The monk asks Iljimae what he plans to do with Kim, as though to prevent him from lapsing back into his old ways by killing him. He reminds Iljimae that the man is powerful, and if the country believes he was murdered, that could cause an uproar and result in instability.
Iljimae says he understands, but his expression is grim as he turns and looks back at the valley (and the city) below.
There’s a short conversation between Bae and Cha-dol (during which Cha-dol is gleefully making “Iljimae rocks!” posters, ha) wherein both express relief that Iljimae has made a turn for the better. They both state their faith in Iljimae, and admit that back when Iljimae was going on his angry rampage, they’d been worried for him. Cha-dol had feared that Iljimae was done for, that he had been consumed by his anger as Bae had predicted. But now, he’s happy to see that Iljimae has figured out how to operate not through anger but by a love of his fellow countrymen.
Although Iljimae’s unconvincing reply to the monk’s reminder at the end of the episode gives me pause, the rest of the episode marks something of a turning point in his character. The scene where he wards off officers by threatened violence rather than actual violence shows that he’s at least willing to work to find alternative solutions. Another example is when he reasons with Park Su-dong rather than launching into a fight, instead using the truth against Kim Ja-jeom. Therefore, not only does he strip his enemy of his supporters, he actually wins them over to his side. (They haven’t sided with Iljimae, necessarily, but they have switched their allegiance away from Kim.)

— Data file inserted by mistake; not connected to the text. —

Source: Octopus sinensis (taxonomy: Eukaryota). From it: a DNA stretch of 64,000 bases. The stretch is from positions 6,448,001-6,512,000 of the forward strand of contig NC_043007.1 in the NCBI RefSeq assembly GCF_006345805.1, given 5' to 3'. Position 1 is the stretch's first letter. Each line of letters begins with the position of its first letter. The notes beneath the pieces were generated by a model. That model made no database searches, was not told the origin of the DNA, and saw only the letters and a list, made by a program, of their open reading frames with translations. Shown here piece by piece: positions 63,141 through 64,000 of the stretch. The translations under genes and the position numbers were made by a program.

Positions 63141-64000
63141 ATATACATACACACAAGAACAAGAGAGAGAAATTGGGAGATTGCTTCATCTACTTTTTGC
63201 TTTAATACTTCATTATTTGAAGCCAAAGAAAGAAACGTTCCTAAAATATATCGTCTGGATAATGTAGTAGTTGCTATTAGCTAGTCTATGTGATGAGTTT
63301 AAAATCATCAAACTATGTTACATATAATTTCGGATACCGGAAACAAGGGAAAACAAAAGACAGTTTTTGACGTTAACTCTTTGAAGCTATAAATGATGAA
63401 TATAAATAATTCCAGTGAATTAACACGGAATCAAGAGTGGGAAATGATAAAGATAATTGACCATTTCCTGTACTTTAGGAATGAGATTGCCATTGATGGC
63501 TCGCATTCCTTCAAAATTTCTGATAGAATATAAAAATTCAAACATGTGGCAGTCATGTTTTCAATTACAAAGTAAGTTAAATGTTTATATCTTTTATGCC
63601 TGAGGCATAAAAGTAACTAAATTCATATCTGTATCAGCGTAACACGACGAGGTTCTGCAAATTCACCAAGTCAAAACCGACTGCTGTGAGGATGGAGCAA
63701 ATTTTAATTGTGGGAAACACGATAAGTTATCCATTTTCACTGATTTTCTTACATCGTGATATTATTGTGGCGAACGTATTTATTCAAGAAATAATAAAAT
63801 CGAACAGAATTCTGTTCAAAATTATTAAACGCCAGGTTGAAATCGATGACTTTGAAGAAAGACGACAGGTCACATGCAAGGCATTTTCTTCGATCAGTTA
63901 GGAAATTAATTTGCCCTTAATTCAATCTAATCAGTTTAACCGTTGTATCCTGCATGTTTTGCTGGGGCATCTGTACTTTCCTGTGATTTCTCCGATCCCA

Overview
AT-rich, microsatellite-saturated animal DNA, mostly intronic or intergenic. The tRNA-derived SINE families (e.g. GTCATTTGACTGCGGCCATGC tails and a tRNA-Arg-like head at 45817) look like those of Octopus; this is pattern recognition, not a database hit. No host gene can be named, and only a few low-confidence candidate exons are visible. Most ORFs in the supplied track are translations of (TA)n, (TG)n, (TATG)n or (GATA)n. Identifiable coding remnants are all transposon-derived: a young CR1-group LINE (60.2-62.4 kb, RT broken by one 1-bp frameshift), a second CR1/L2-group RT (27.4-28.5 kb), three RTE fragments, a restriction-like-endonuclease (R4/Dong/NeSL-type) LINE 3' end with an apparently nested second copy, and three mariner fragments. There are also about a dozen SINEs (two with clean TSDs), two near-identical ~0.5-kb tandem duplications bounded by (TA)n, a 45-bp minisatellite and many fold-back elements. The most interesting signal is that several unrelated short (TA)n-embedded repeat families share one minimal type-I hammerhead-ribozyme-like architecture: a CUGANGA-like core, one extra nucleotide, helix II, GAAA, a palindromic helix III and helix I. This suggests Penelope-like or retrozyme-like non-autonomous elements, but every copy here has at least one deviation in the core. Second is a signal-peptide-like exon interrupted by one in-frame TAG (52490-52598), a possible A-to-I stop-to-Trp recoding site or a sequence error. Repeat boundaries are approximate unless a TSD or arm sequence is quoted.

As he shifts his focus away from individual scenarios (and specific corrupt evildoers), Iljimae’s philosophies have to broaden to accommodate his new motivations. Like Bae says, he’s learned to operate out of love rather than anger, and has also learned to be smarter in picking his battles.
- Return of Iljimae: Episode 18
- Return of Iljimae: Episode 17
- Return of Iljimae: Episode 16
- Return of Iljimae: Episode 15
- Return of Iljimae: Episode 14
- Jung Il-woo talks about acting, fame, and the future
- Return of Iljimae: Episode 13
- Return of Iljimae: Episode 12
- Return of Iljimae: Episode 11
- Jung Il-woo is happiest with script in hand
- Return of Iljimae: Episode 10
- Return of Iljimae: Episode 9
- Return of Iljimae: Episode 8
- Return of Iljimae: Episode 7
- Return of Iljimae: Episode 6
- Return of Iljimae: Episode 5
- Return of Iljimae: Episode 4
- Return of Iljimae: Episode 3
- The Return of Iljimae premieres: Episodes 1 & 2